“The highest levels of performance come at the expense of health. In fact, I would say that the two are mutually exclusive,” says Mark Twight, former elite-level alpinist, competitive amateur cyclist, and professional trainer. When I spoke to him on the phone, Twight told me that the ideal physique for an athlete is defined by the singular task that athlete is trying to achieve. (Photographer Howard Schatz’s “Athlete” series offers a striking visual depiction of the range in athlete body types.) In the hyper-competitive and hyper-specialized world of professional sports, physical versatility is a common sacrifice. And it’s not just endurance sports.
“You can look at top level [male] cyclists, who always joke about having their wife or girlfriend carry the groceries, because they don’t have the upper body to do so,” says Twight. “But also, how healthy is the offensive lineman playing professional football, where it’s just size for the sake of size? That could certainly be considered ‘unhealthy’.”
Twight said that he was extremely light—around three percent body fat—while racing his road bike as a masters athlete around 2007. While this took a serious toll on bodily functions like testosterone levels and mood, he was faster than ever.
But is weightlifting any better for Hall?
I put this question to Twight and he gave the example of a young professional powerlifter, whom he met last year in Georgia. Asked about his favorite part of Olympic-style weightlifting, the athlete answered, “[I get to] rest and eat.”
“Those two things [calories and rest] lead to improved health,” says Twight. “Whereas [in the case of a runner], if you’re eating just enough calories in order to fuel those workouts and the recovery, you’re always treading a really fine line. The stress you’re putting on your body would probably skew more towards the unhealthy.”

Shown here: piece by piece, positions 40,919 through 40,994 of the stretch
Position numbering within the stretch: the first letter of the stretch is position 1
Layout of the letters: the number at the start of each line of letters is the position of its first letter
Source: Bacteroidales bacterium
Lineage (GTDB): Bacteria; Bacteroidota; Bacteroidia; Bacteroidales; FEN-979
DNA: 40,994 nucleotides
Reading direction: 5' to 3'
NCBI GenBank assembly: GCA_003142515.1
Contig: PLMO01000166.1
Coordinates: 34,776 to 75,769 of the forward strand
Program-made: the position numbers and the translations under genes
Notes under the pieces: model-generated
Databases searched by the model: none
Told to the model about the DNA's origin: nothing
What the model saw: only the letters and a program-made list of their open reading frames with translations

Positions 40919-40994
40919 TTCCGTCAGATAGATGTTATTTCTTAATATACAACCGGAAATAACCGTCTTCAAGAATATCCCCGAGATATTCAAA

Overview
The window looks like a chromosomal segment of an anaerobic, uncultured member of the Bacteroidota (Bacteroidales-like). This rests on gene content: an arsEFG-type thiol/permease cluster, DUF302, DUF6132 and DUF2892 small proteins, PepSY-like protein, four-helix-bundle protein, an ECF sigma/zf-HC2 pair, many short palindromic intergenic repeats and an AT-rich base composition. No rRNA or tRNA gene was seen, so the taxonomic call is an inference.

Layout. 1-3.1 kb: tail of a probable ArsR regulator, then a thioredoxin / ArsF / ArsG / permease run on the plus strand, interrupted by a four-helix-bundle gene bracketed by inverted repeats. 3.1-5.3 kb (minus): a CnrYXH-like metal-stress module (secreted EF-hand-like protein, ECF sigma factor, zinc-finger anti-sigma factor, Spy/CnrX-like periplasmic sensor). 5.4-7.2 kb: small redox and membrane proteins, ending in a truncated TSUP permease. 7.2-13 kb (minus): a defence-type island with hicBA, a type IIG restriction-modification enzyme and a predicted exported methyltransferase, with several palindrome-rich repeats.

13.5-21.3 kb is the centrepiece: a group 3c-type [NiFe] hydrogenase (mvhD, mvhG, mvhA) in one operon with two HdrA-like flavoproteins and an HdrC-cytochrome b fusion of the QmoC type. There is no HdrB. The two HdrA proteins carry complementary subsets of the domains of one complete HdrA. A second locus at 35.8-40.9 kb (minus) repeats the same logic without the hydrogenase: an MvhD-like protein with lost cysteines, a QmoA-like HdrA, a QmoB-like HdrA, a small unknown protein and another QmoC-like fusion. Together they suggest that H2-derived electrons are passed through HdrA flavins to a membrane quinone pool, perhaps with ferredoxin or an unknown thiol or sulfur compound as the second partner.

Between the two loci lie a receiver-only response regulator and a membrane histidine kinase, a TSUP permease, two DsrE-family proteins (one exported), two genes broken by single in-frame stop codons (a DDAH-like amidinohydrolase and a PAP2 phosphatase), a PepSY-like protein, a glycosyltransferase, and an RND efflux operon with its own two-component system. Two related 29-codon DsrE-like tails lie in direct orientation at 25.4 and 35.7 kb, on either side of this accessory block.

However, Twight said that it would be reasonable to assume that after years and years of absorbing the shock of heavy weights, the sport could potentially lead to skeletal and structural damage. Some extent of physical attrition, it seems, is inevitable in any sport practiced at a professional level.
Will Hall become a professional weightlifter? It seems unlikely. His competitive years now behind him, Hall still runs several days a week, albeit at a more civilian pace. While he believes that his current fitness routine, which places greater emphasis on weightlifting and includes easy running for balance, is the way to go for an “everyday” athlete just looking to feel good, Hall doesn’t regret the time he spent on the razor’s edge of elite distance running.
“If I had to go back, I’d do it all over again—I would still have become a runner,” Hall says.
“Running has been so good to me. It’s changed my life. Given me amazing opportunities. It’s the reason why I’m married to the person I’m married to and all the relationships I’ve built have all come as a result of running. I wouldn’t trade any of that. But there was an immense sacrifice that came with trying to be the best in the world at what I did.”